Any laugh track infused sitcom that features a typical “dad figure” has had at least once episode where there is a need for home repair and the man of the house rises to the occasion (against the advice of others in the household, namely the wife). Of course, the man botches the job for the comedy highlight of the episode: On Who’s the Boss, Tony “fixed” the toilet upstairs but smashed a hole in the floor which he fell into, causing only his butt to be visible from the living room ceiling by his family below. On Perfect Strangers, Larry “fixed” the shower but it caused the shower head to shoot water across to the other side of the bathroom and blasted Balki in the face, who decides to just stand there with his mouth open and drink the water instead of move out of the way. And as for Home Improvement, “man hilariously attempts home repairs” was the theme of every entire episode.

The fact that under-qualified men continue to try to fix things when they don’t really know how to, is a universal issue. Why? Because it is a man’s job to fix things. It is literally the way men were wired. A woman says to a man, “Our garbage disposal isn’t working right. I think we should call someone to come fix it.” The man hears this: “You’re a man, capable of figuring out how to fix this, but instead, I’m going to call another man to get the job done because he’s more qualified than you”. Shrinkage follows at just the thought of another man walking in the door with his tools.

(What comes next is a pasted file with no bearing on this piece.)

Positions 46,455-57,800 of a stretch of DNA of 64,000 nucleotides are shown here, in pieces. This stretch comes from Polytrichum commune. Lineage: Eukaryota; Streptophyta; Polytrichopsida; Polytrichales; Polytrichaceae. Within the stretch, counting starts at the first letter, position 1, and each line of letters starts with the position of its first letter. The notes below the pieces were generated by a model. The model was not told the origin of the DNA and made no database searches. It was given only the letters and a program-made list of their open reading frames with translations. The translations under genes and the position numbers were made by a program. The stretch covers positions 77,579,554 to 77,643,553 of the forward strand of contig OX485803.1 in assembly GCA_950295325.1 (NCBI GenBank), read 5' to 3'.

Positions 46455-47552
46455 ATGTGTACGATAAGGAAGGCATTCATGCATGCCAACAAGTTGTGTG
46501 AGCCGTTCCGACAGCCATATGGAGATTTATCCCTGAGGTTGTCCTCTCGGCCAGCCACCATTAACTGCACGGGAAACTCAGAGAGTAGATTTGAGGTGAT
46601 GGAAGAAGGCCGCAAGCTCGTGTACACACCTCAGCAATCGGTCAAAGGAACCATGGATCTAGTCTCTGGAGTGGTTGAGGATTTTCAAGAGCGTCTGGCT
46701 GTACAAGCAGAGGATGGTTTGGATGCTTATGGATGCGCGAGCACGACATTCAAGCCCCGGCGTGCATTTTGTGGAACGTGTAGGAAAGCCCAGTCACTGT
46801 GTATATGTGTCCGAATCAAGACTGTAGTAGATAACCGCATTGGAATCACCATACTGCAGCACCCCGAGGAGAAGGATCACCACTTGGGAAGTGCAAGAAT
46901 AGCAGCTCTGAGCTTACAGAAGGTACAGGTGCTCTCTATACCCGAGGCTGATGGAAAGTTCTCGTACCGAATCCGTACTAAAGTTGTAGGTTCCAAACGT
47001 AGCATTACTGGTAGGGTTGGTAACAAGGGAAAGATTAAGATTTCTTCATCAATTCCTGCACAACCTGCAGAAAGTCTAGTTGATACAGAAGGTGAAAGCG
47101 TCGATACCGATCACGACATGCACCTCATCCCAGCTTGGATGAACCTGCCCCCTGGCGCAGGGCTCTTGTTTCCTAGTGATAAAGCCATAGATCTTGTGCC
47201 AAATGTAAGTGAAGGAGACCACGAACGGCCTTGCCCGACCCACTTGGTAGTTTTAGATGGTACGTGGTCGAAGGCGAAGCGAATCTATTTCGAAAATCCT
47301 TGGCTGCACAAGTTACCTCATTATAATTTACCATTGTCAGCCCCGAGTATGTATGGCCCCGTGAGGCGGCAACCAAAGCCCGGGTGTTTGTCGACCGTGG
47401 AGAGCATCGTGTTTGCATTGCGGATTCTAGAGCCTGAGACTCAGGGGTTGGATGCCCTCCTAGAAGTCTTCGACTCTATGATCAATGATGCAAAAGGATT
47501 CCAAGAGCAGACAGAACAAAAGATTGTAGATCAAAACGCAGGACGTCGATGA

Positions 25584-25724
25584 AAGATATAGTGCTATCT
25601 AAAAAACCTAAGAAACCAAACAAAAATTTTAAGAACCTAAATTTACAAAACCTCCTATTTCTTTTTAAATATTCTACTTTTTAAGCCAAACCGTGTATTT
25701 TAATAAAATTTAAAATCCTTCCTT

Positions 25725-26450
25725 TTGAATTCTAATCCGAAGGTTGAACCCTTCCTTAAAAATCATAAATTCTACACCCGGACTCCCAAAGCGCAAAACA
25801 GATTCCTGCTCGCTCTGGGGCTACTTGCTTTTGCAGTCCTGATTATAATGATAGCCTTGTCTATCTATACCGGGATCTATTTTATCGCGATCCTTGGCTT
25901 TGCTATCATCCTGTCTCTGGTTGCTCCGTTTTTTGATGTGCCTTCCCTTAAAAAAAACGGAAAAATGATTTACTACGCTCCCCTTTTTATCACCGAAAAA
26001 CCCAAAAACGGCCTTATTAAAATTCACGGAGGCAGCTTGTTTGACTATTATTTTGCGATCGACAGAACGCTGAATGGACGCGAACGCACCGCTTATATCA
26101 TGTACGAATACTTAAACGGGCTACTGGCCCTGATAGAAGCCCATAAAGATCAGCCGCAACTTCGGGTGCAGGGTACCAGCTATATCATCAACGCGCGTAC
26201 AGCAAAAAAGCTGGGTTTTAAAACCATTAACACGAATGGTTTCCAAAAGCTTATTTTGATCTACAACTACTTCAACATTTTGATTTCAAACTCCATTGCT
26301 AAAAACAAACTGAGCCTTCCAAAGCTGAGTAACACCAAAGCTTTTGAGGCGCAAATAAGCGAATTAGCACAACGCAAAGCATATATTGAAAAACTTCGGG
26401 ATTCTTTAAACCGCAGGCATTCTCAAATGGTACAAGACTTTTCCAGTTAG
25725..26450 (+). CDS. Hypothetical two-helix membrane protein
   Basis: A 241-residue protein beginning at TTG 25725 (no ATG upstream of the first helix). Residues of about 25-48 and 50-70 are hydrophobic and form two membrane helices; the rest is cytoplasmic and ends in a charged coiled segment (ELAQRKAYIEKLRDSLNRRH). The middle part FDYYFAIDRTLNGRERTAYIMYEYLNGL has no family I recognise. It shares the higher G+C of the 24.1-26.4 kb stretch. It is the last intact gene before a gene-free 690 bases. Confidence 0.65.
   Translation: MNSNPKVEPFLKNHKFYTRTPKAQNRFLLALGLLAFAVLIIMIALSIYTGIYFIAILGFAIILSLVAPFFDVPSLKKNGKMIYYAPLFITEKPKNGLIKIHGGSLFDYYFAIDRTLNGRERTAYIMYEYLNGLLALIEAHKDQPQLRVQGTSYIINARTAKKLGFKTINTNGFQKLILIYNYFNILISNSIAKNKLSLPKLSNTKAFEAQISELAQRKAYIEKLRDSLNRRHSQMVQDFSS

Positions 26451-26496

A man walks around with this hidden fear that he will not be successful in life. In all ways big and small. If he can’t successfully make the evidently simple home repair, he fears he may be seen as insufficient, incapable, and useless. When he longs to be the hero. And hiring someone else to do the job makes him feel unnecessary. May seem a little over the top, but being a man, I recognize the tendency of thinking in terms in worst case scenarios about this stuff.

This also explains the all too familiar (yet somehow not cliché because it’s so true) story of the man who won’t stop to ask for directions. It’s a man’s job to explore and find his own way if he’s lost. A major sense of accomplishment if he can do it. And just for the record, he’s not lost. He’s either taking the scenic route or the short cut (depending on how much time is delayed).

One of my proudest accomplishments regarding home improvement was when I turned down an aggressive salesman who knocked on the door one sunny Saturday morning. If I signed a year-long contract right then since his company was already in the neighborhood, his company would regularly spray my house for bugs for the low, low yearly fee of $545. He inspired me to immediately drive to Lowe’s and purchase a 5 gallon sprayer for $11. Needless to say, I now consider myself a professional bug killer.